We entertain no doubt that a trial judge has the power to determine whether the facts requisite to jurisdiction exist. Wetmore v. Rymer, 169 U.S. 115, 18 S.Ct. 293, 42 L.Ed. 682 (1898). However, the determination of jurisdictional issues must always be such as to enable a reviewing court to ascertain whether the evidence supports the trial court's finding. Id. at 121-122, 18 S.Ct. 293; Shaffer v. Coty, Inc., 183 F.Supp. 662, 665 (S.D.Cal.1960).
The record before us is meager, and the court below did not state the basis for its conclusion that the jurisdictional amount does not exist. Moreover, our review of the record does not permit us to conclude that it is apparent to a "legal certainty" that Jaconski could not recover sufficient damages to constitute the requisite amount.
We are not unmindful of the mounting caseloads in our heavily burdened metropolitan courts and of the very substantial number of cases awaiting trial. In fact the attempt to limit these burgeoning caseloads was one of the major reasons for increasing the jurisdictional amount. S.Rep. 1830, U.S.Code Cong. and Admin.News, 85th Cong.2d Sess. pp. 3099, 3101 (1958). But despite that increase in the jurisdictional amount the statistics published by the Director of the Administrative Office of the United States Courts show that no reduction in private civil litigation, including tort cases, has been effected.
We are dissatisfied with the record here. Counsel for Jaconski was lax. The judge presiding at the March 17th hearing, who was not the judge who presided at the actual pretrial hearing, pointed out to Jaconski's counsel clearly that it was his duty to bring up to date the operative facts relating to his client's damages. Jaconski's counsel replied: "That's my responsibility and I accept that responsibility." He failed in that clearly stated obligation. Jaconski's deposition was taken on April 11, 1963. The deposition was not filed until May 3, 1965, more than two years later. This was a long delay. May 3, 1965 was the day on which the notice of the appeal was filed. But the court below did not inform Jaconski's counsel that it would dismiss the action if information concerning the nature, character and extent of Jaconski's injuries were not brought up to date by the time of the pretrial conference on April 8, 1965, though Jaconski's counsel could, and perhaps should have drawn an inference that since the court was of the view that the record as constituted then and now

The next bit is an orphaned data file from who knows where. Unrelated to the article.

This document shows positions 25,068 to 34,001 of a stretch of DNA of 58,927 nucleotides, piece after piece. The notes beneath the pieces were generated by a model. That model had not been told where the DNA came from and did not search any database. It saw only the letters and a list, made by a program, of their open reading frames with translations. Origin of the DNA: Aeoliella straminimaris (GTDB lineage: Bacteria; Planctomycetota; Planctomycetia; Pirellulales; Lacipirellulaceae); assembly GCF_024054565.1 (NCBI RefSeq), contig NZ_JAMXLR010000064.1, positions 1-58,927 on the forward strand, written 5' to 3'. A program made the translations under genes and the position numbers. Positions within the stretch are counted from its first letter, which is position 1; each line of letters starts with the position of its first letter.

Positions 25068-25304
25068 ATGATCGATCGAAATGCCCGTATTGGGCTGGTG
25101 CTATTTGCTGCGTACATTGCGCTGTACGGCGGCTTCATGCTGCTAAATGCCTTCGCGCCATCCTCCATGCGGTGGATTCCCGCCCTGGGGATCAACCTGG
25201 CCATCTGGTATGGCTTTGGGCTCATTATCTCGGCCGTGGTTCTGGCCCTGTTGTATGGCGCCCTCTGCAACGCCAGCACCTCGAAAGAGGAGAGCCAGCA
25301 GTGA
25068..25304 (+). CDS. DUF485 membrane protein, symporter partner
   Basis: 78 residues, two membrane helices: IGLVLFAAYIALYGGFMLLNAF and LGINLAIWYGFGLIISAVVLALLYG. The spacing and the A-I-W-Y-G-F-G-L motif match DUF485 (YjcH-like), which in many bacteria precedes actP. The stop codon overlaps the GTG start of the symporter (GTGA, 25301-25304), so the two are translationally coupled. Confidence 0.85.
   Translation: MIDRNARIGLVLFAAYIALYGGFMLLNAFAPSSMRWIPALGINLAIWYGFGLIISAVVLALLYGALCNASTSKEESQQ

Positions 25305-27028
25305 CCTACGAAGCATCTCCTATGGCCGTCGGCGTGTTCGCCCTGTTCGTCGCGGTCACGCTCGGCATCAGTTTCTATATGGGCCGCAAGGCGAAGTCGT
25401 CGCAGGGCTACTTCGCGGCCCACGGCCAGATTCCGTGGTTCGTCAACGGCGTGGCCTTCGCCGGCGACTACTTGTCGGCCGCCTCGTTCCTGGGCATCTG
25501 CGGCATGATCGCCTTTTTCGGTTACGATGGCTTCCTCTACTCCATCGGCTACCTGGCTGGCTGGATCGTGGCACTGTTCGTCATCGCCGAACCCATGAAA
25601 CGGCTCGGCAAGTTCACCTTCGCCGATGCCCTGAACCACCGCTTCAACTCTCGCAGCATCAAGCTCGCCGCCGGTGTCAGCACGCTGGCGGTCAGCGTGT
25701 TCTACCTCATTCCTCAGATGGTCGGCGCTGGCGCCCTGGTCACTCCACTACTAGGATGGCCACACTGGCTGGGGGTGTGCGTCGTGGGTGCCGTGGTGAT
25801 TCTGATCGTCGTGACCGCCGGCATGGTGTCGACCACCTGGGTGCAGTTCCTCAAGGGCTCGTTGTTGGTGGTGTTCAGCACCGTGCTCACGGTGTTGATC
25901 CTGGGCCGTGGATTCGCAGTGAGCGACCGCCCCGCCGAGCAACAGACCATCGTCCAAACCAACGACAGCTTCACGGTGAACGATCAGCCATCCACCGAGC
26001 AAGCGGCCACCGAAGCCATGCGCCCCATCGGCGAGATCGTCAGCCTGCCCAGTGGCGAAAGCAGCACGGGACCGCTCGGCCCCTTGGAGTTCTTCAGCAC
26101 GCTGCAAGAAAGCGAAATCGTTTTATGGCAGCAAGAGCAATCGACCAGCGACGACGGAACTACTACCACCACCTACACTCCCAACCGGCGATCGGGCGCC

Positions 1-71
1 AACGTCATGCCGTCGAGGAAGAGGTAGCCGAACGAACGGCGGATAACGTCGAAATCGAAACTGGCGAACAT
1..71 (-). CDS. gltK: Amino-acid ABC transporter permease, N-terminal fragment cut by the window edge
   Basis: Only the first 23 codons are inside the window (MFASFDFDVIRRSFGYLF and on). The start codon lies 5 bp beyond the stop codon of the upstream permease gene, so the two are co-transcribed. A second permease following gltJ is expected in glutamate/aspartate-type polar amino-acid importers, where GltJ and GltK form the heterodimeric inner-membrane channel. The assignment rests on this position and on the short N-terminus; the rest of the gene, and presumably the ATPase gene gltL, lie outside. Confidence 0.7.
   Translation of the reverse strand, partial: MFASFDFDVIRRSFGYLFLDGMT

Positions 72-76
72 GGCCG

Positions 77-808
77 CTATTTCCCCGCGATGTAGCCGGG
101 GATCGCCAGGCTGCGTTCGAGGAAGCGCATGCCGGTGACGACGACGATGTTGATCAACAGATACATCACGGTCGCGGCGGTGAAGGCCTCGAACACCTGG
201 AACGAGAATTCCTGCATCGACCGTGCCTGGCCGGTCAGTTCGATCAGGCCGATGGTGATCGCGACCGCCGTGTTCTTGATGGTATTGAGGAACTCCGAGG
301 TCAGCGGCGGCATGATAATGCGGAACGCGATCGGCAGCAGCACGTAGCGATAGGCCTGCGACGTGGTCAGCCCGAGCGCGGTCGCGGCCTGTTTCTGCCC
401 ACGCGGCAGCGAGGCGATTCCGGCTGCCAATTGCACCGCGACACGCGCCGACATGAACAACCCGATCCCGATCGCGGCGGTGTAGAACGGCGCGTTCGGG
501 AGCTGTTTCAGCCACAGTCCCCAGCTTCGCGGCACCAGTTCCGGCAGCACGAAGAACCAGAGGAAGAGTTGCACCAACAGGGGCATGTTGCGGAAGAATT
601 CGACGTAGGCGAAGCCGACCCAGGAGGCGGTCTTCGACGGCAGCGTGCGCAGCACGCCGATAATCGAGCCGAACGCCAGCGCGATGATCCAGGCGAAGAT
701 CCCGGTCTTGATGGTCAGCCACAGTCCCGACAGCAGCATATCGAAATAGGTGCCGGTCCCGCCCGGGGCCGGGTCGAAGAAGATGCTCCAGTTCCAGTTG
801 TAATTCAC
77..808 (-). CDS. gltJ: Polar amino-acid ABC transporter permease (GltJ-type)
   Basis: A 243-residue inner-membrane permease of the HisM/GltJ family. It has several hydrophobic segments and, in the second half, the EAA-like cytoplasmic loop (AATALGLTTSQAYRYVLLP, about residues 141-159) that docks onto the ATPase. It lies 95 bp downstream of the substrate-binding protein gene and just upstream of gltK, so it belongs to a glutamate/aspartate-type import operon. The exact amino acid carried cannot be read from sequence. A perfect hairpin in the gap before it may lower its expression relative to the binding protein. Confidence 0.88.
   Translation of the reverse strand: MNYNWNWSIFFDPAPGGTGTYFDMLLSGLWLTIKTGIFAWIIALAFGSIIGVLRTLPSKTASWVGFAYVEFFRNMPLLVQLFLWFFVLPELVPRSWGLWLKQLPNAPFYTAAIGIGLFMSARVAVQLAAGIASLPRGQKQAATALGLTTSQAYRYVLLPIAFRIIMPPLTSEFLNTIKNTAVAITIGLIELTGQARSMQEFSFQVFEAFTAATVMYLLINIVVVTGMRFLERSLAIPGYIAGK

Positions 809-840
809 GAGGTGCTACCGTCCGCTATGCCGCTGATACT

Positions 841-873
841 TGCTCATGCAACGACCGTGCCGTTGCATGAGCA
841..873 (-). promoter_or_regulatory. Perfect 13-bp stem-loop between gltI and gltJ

If it were not for the unusual procedural difficulties presented by this case we would deem it unnecessary to comment further. We point out, however, that the court below on remand should determine the issue as to whether or not Jaconski's attorney's failure to update the answers to the interrogatories or otherwise to bring up to date on this record the operative facts as to the extent of Jaconski's injuries should limit Jaconski's proof as to the extent of those injuries.
The order of the court below will be vacated and the cause will be remanded with instructions to proceed in accordance with this opinion.
"Mr. Adler (counsel for Jaconski): Your Honor when they furnished their interrogatories I submitted the answers to Pangborne which were almost identical interrogatories, sworn to and —
"Mr. Heckscher: No question about that, we don't care which interrogatories are up to date, but the pretrial memorandum has alleged damages which did not appear to be supported by the previous answers filed, and we would like up-to-date, whether they are our interrogatories that are answered or whether up-to-date information is supplied in answer to Pangborne's interrogatories.
"The Court: Well, at the time of the pretrial conference it will be up to the parties concerned to have their interrogatories up to date. If not up to date at the time of the pretrial conference plaintiff will be limited —
"Mr. Adler: That's right.
"The Court: — and you won't be able to prove it.
"Mr. Adler: That's my responsibility and I accept that responsibility.
"The Court: I don't think you need more than that.
"Mr. Heckscher: Thank you, Your Honor.
"The Court: So that the second order in the petition [sic.] will not be signed.
"Mr. Heckscher: Nor need it be listed as I understand it from what Your Honor has said.
"The Court: No, because the responsibility is on plaintiff's attorney to amend if he chooses to go forward on some phase of damages that are not in the original pretrial memorandum."
The second order requested by Avisun's motion, referred to by the court below as a "petition" is not relevant here.